Leena Yadav (Parched)
    Leena Yadav (Parched) Pycker
  10. Pooja Bhatt (Jism 2)

    Pooja Bhatt is another ‘coming of age’ woman director who dared to come up with films which were not only bold but sensuous too. The actress turned director-producer started it all with Paap where a Buddhist girl breaks the societal norms to quench her physical needs. Pooja took her direction to the next level with Jism 2 starring Sunny Leone where she uses her body to the right effect to crack down on a noted killer.

    Pooja Bhatt (Jism 2)
    Pooja Bhatt (Jism 2) Pycker
  11. Shonali Bose (Margarita with a Straw)

    A self-acclaimed bisexual herself in real life, Shonali Bose has directed two movies namely, Amu and Margarita with a Straw, so far and both got caught with the censors. Amu had trouble in its release for having a political overtone to it while Margarita with a Straw took a while to release as it dealt with the sensitive subject of lesbianism. Both the films made the rounds of the festivals and received critical acclaim.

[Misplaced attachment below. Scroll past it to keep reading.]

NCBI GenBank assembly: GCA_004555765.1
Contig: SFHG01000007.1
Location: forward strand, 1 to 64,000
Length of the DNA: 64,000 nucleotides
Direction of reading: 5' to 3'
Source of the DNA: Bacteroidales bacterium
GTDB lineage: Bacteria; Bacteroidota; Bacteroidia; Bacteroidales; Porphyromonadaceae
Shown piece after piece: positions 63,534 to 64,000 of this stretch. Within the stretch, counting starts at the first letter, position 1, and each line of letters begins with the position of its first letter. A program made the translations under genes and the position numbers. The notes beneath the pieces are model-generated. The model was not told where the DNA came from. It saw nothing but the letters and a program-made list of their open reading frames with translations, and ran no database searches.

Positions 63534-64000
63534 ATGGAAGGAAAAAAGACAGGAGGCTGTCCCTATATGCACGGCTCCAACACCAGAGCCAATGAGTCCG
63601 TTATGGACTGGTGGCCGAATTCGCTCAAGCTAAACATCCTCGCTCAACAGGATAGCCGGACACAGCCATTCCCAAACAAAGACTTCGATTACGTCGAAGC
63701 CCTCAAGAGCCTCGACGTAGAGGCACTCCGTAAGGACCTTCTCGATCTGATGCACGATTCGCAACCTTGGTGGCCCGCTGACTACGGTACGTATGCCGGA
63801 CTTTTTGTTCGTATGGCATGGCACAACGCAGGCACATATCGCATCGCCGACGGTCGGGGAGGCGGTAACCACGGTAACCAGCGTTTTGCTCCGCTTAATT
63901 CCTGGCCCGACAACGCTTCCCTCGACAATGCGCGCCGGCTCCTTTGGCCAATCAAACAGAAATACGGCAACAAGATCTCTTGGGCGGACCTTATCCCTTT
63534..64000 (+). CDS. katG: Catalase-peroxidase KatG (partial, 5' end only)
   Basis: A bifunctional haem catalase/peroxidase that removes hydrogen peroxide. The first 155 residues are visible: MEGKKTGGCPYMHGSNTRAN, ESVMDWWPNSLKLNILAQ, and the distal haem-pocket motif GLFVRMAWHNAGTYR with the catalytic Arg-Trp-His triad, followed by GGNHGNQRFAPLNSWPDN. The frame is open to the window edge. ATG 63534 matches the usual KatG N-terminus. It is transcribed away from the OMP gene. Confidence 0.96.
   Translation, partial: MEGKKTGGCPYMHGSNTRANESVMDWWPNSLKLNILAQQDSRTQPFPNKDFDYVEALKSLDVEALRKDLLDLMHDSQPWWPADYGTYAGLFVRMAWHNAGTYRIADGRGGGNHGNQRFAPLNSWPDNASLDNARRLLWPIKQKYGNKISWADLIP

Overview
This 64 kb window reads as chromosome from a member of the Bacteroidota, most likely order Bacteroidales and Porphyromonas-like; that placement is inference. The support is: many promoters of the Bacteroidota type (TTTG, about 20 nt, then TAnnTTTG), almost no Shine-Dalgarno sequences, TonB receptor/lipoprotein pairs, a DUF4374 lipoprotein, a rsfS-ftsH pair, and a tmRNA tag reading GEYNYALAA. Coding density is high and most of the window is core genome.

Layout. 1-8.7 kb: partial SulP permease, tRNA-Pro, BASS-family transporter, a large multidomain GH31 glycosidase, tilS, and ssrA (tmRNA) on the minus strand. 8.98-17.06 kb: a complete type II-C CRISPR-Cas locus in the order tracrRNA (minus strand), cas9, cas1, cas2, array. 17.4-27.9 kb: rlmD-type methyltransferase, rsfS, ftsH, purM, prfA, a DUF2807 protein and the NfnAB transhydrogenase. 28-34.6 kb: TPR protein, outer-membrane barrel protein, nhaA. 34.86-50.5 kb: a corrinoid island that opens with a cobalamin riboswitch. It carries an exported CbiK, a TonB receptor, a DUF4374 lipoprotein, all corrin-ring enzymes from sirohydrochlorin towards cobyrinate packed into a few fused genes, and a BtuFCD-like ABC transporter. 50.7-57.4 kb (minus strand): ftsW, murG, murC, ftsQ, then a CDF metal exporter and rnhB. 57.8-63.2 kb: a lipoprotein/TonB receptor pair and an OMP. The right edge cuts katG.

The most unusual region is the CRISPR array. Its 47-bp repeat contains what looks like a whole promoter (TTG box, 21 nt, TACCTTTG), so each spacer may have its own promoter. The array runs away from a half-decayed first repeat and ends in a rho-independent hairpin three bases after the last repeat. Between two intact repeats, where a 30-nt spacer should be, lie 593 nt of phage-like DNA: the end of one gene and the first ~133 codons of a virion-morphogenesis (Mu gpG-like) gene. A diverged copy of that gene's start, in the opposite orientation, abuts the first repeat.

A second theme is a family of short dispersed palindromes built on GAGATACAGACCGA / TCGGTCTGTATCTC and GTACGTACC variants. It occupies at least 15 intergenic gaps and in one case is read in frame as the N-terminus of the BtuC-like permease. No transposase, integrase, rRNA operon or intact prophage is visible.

Shonali Bose (Margarita with a Straw)
    Shonali Bose (Margarita with a Straw) Pycker
  12. Madhureeta Anand (Kajarya)

    Writer-director Madhureeta Anand though has made a few films in an array of genres but is best known for her film Kajarya. Kajarya dealt with the pertinent topic of sex selection in India where new born girl children are killed for a male child. The film was termed as fierce and disturbing by the critics but to a large extent brought out the ugly face of Indian male dominance in our society.

    Madhureeta Anand (Kajarya)
    Madhureeta Anand (Kajarya) Pycker